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Recently the Food and Drug Administration announced that officials are looking into possible steps requiring device makers to print the radiation dose on each X-ray or other images so patients and doctors can see how much was given.

This action is in response to numerous medical studies showing that Americans are getting too much radiation and unnecessary treatments and tests. Currently, doctors have no way of tracking how much radiation patients receive and except for mammograms, there are no federal rules on radiation doses. Children and young women, who are most vulnerable for radiation harm, sometimes get too much at busy imaging centers that don’t adjust doses for each patient’s size. 

The aim of the FDA’s actions are to “help reduce unnecessary patient exposure to ionizing radiation during these procedures,” the FDA said in announcing its recent meetings on radiation and exposure. According to the New England Journal of Medicine, the imaging techniques from CT scans and fluoroscopy’s are two of the top three contributors to total radiation exposure among Americans. The FDA sites that use of these imaging techniques have much higher radiation doses than standard X-rays, dental X-rays and mammography, potentially increasing the lifetime risk for cancer.

Dr. Jorge Guerra, Jr., professor of radiology at the University Of Miami Miller School Of Medicine, agreed that manufacturers need to “give us the best equipment and teach us how to use it properly,” says Dr. Guerra. “It’s the overuse of CT scans that’s really the problem. There needs to be clearer guidelines for the use of CT scans and other radiological devices, including specific criteria on who should be getting scans for what particular conditions,” concluded Dr. Guerra.

The U.S. National Cancer Institute reports about 70 million CT scans are now done in the United States each year. In the early 1980’s, the report shows that only 3 million were done annually. The Institute also estimates that up to 14,000 people die each year from radiation-induced cancers. Studies show that 20 million adults and more than 1 million children are needlessly being put at risk with unnecessary CT scans.

The reasons for overuse; accuracy and ease. Scans have become a crutch for doctors afraid of using exams and judgment to make a diagnosis. Dr. Richard Baron, a primary care doctor in Philadelphia says that, “Some think a picture tells more than it does. Imaging that shows arthritis in a knee or back problems doesn’t reveal how to make it better, says Dr. Baron. “Physical therapy for an orthopedic injury is always the first choice,” advices Dr. Baron. “Yet most doctors rush to order tests. The question you should be asking when you do sophisticated imaging is ‘Is there something I can fix with an operation?’”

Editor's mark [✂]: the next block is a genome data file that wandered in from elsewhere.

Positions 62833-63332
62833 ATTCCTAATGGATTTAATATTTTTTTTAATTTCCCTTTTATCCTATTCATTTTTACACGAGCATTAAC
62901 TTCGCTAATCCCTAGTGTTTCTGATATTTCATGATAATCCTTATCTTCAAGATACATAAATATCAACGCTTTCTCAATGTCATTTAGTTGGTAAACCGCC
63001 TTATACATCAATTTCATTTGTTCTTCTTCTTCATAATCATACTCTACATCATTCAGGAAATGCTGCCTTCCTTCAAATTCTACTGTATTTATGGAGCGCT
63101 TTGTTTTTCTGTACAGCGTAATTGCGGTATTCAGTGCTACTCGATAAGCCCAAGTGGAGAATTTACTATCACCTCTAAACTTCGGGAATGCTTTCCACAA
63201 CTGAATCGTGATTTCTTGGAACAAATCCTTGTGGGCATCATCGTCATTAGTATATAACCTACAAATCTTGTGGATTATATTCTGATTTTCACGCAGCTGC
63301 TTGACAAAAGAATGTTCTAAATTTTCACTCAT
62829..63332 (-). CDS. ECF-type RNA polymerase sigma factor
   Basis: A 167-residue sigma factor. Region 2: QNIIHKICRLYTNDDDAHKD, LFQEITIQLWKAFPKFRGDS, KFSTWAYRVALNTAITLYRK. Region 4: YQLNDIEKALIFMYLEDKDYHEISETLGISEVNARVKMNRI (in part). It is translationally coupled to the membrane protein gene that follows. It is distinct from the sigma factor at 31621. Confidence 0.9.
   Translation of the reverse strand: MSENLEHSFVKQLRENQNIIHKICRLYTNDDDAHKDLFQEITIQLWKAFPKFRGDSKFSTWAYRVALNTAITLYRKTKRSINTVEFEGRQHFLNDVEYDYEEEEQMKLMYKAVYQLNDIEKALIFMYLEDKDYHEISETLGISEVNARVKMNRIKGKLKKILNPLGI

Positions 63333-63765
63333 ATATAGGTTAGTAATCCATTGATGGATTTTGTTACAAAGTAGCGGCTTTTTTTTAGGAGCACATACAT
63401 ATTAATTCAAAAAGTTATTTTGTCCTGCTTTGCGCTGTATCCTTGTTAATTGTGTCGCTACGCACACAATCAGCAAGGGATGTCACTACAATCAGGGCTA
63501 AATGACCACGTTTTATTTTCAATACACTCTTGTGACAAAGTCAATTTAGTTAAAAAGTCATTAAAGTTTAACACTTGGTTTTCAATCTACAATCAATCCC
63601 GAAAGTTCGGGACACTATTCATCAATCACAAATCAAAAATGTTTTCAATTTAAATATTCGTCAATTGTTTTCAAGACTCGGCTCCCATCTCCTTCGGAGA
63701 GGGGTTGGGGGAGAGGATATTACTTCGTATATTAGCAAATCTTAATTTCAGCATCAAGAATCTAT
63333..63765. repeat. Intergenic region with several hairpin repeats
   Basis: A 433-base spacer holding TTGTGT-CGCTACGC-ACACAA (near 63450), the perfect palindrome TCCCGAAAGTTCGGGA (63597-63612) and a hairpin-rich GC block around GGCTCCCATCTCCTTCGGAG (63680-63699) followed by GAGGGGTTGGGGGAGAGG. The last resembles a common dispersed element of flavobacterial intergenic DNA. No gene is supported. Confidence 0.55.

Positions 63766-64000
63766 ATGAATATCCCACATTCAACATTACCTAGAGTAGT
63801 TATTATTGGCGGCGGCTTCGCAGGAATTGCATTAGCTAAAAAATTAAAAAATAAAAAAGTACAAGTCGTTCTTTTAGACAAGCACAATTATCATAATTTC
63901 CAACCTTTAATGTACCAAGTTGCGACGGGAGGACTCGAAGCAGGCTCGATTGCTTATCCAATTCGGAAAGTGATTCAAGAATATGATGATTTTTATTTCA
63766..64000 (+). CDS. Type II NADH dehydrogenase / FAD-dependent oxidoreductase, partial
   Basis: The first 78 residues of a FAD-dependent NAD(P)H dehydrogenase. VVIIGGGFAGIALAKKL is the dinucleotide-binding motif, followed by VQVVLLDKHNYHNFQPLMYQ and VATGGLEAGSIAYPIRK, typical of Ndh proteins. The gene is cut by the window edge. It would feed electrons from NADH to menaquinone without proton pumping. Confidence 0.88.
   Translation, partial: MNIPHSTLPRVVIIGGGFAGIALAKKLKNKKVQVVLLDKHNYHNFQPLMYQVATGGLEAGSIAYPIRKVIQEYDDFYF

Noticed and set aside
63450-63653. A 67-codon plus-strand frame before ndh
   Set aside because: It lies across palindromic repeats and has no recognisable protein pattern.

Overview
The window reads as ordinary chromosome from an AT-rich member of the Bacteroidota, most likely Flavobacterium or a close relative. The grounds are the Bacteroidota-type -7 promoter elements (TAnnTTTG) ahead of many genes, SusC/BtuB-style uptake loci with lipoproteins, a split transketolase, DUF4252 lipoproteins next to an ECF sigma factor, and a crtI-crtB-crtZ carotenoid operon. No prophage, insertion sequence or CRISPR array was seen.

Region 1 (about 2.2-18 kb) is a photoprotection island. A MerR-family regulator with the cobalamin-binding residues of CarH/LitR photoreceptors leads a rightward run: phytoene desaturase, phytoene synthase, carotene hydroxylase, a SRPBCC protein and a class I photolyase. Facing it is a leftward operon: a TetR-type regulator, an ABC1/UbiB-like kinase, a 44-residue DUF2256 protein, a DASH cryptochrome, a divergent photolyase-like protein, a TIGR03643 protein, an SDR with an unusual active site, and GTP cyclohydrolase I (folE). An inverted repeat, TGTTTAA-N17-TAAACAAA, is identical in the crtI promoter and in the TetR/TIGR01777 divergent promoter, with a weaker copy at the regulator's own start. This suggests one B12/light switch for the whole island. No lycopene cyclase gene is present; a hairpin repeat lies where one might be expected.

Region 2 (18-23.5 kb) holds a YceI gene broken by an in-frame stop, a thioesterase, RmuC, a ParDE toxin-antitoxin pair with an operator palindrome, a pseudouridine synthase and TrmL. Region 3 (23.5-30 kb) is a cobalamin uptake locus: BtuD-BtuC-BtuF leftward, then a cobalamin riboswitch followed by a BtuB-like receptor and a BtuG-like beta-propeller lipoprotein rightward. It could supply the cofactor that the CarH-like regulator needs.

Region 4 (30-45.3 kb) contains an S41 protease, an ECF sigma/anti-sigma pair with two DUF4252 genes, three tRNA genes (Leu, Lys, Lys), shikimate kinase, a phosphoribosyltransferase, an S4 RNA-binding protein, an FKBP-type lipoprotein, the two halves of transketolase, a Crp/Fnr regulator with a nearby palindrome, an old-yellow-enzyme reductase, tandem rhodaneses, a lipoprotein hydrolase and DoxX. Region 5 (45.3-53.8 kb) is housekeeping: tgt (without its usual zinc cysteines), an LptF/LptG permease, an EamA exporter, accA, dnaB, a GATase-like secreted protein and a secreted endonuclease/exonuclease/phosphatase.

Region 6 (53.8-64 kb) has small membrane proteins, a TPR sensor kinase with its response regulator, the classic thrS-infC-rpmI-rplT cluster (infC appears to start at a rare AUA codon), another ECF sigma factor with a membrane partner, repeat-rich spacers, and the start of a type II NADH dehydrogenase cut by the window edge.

Malpractice fears, patient pressure, insurance issues, availability and treatment choices are also reasons for the large number of radiation treatments. A quick fix for chest pain is artery-opening angioplasty- which requires far more imaging and radiation than bypass surgery does, and the same holds true for virtual colonoscopies instead of standard ones. In May 2010, federal officials decided that Medicare should not cover virtual colonoscopies when they weighed the medical benefits against potential risk, including radiation exposure.

The FDA noted that the benefits of medical imaging were considerable because they have led to diseases being diagnosed earlier; however, they are working to keep radiation exposure to a minimum and avoid unnecessary testing. The FDA actually warns against full-body scans for patients who have no symptoms. It says the risks related to radiation and unnecessary follow-up tests outweigh any potential benefits.

But even when tests are justified, they often include more views than needed and too much radiation. The top offender for radiation over-exposure according to physicians is chest CT scans looking for clogged arteries and heart problems. At Columbia University, researchers found that modifying techniques for CT scans could lower the needed radiation dose by 90 percent without harming image quality.

So before you rush and get a radiation treatment, ask your doctor questions about what’s the dose, and why am I getting it. You should also be cautious of CT scans that deliver a lot of radiation to the chest and abdomen, places where cancer is likely to develop. Being an informed patient is your best defense to avoid overexposure to radiation treatments.

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